Extremely low water levels and underwater hazards have limited access to the lake and challenged boaters at Calamus Reservoir State Recreation Area near Burwell.

Several ramps have closed or have restrictions due to low water and underwater sand movement. The reservoir currently is at 41% capacity, which is the second lowest level on record.

These conditions, in addition to wave action and power loading of boats onto trailers, have led to a large sand ridge forming in front of the Homestead Knolls boat ramp, on the northeast side of the lake.

On Sept. 19, Nebraska Game and Parks will begin removing the sand here to improve boater access to the reservoir.

“This is the lowest I have ever seen Calamus Reservoir, dating back to 2014,” said Tommy Hicks, North Central regional superintendent. The lowest level on record was reached during the drought of 2012, when the reservoir was at 31% capacity.

Hicks said the Twin Loups Irrigation District is at the end of its irrigation season and will stop releasing water into the canal system on Sept. 19. He expects reservoir levels to start rising by the end of the month.

Park visitors are asked to be cautious of underwater hazards as they utilize the lake.

For further updates, contact the Calamus park office at 308-346-5666.

Merritt Reservoir SRA certified as International Dark Sky Park

Merritt Reservoir State Recreation Area, renowned for its Sandhills location providing spectacular astronomical views, has been certified as an International Dark Sky Park.

Merritt has hosted the annual Nebraska Star Party each summer for 29 years, when professional and amateur astronomers converge to take advantage of a sky free of light pollution.

Merritt is the first Nebraska site certified by the International Dark-Sky Association. The IDA is the recognized authority on light pollution and is the leading organization combating light pollution worldwide.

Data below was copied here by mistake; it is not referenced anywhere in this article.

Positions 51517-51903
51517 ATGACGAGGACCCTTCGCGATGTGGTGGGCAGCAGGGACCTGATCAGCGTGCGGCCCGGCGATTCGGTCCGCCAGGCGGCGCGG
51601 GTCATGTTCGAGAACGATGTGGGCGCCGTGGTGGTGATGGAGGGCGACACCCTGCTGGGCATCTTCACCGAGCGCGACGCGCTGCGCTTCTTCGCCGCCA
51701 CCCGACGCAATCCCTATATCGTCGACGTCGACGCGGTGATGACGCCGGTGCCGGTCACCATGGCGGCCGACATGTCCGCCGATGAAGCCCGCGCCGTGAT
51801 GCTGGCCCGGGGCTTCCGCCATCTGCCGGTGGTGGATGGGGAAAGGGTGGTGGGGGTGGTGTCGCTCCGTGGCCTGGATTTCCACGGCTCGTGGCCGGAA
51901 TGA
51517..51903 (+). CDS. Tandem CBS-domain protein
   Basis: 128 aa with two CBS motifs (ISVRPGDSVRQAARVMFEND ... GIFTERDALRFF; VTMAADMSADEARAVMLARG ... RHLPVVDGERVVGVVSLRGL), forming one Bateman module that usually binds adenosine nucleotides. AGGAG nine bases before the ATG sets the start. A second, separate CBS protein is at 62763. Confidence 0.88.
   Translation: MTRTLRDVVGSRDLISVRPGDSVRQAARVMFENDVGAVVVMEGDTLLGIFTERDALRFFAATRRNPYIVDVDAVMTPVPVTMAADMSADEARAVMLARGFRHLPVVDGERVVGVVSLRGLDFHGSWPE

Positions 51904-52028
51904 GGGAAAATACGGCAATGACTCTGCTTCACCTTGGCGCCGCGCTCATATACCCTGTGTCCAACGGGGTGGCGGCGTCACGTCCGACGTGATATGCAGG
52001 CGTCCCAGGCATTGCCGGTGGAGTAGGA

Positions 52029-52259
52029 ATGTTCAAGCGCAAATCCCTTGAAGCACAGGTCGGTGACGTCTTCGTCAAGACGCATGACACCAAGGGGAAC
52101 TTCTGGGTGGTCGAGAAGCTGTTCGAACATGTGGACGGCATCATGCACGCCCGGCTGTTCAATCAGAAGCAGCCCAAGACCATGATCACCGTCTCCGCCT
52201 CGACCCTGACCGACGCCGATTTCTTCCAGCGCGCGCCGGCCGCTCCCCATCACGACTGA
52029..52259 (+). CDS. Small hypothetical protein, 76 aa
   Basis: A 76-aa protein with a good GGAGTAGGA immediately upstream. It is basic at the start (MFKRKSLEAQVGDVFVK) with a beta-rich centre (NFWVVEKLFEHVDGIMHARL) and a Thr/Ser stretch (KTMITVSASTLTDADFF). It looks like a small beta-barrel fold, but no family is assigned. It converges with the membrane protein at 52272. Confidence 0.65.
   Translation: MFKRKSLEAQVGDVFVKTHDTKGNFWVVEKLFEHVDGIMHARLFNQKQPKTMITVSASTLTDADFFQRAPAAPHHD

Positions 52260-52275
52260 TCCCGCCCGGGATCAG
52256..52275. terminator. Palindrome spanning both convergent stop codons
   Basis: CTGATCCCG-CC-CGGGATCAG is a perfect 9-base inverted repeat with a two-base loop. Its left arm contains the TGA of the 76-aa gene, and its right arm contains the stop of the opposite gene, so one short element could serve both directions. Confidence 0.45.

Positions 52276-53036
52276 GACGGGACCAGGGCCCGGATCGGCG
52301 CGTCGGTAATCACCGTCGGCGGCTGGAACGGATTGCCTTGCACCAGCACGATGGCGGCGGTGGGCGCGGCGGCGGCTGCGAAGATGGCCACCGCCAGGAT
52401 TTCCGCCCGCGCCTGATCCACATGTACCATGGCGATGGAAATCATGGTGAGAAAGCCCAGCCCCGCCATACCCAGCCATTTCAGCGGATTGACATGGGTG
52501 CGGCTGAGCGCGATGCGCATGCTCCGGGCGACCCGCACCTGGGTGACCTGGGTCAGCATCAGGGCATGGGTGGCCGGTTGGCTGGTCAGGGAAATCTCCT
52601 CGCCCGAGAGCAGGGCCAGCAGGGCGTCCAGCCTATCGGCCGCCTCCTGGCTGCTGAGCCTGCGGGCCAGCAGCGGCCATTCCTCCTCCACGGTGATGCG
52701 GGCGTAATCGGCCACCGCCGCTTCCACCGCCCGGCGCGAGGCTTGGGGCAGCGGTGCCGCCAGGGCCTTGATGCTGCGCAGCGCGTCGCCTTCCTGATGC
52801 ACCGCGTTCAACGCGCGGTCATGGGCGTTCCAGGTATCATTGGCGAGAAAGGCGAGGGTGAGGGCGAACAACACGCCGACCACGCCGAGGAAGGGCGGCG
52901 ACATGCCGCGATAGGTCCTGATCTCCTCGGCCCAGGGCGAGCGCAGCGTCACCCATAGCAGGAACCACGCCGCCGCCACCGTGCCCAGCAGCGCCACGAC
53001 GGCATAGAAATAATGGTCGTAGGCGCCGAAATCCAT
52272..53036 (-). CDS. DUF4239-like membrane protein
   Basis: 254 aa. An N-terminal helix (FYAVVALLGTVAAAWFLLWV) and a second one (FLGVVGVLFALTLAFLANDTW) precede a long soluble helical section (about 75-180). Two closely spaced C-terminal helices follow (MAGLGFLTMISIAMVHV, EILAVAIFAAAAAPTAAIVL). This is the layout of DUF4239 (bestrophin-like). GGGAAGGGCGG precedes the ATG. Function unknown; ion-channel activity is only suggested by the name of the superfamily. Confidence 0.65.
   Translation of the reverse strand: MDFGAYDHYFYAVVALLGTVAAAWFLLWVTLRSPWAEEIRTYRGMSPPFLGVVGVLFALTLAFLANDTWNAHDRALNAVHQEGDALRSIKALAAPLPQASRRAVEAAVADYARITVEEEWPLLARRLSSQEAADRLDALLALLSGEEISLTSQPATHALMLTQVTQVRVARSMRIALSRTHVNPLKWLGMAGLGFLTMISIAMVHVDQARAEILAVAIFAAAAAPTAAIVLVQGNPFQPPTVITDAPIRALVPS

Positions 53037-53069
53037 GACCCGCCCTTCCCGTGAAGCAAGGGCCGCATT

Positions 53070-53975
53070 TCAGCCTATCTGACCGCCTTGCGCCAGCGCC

“This is an exciting first for our state,” said Executive Director of Nebraska Tourism John Ricks. “The Dark Sky Park will attract people to experience the awe and splendor of our night skies, adding yet another excellent, unique experience to visiting Nebraska.”

Nebraska Game and Parks Commission Director Tim McCoy added, “We’re thrilled and honored to have Merritt Reservoir be given this prestigious distinction. It’s another great reason to visit this well-known park.”

The IDA’s International Dark Sky Places Program was founded in 2001 to encourage communities, parks and protected areas around the world to preserve and protect dark sites through responsible lighting policies and public education. The program has five types of designations: International Dark Sky Communities, International Dark Sky Parks, International Dark Sky Reserves, International Dark Sky Sanctuaries and Urban Night Sky Places.

International Dark Sky Parks are parks that are publicly- or privately-owned spaces protected for natural conservation that implement good outdoor lighting and provide dark sky programs for visitors.

Merritt, a 9,000-acre park southwest of Valentine in Cherry County, already is known for its excellent fishing, boating and camping opportunities.

Nebraska Tourism and the Nebraska Game and Parks partnered to earn the international designation.

Learn more about Merritt Reservoir SRA at A park entry permit is required of each vehicle entering the park.

For more information about the IDA, visit For more information on Nebraska Tourism, visit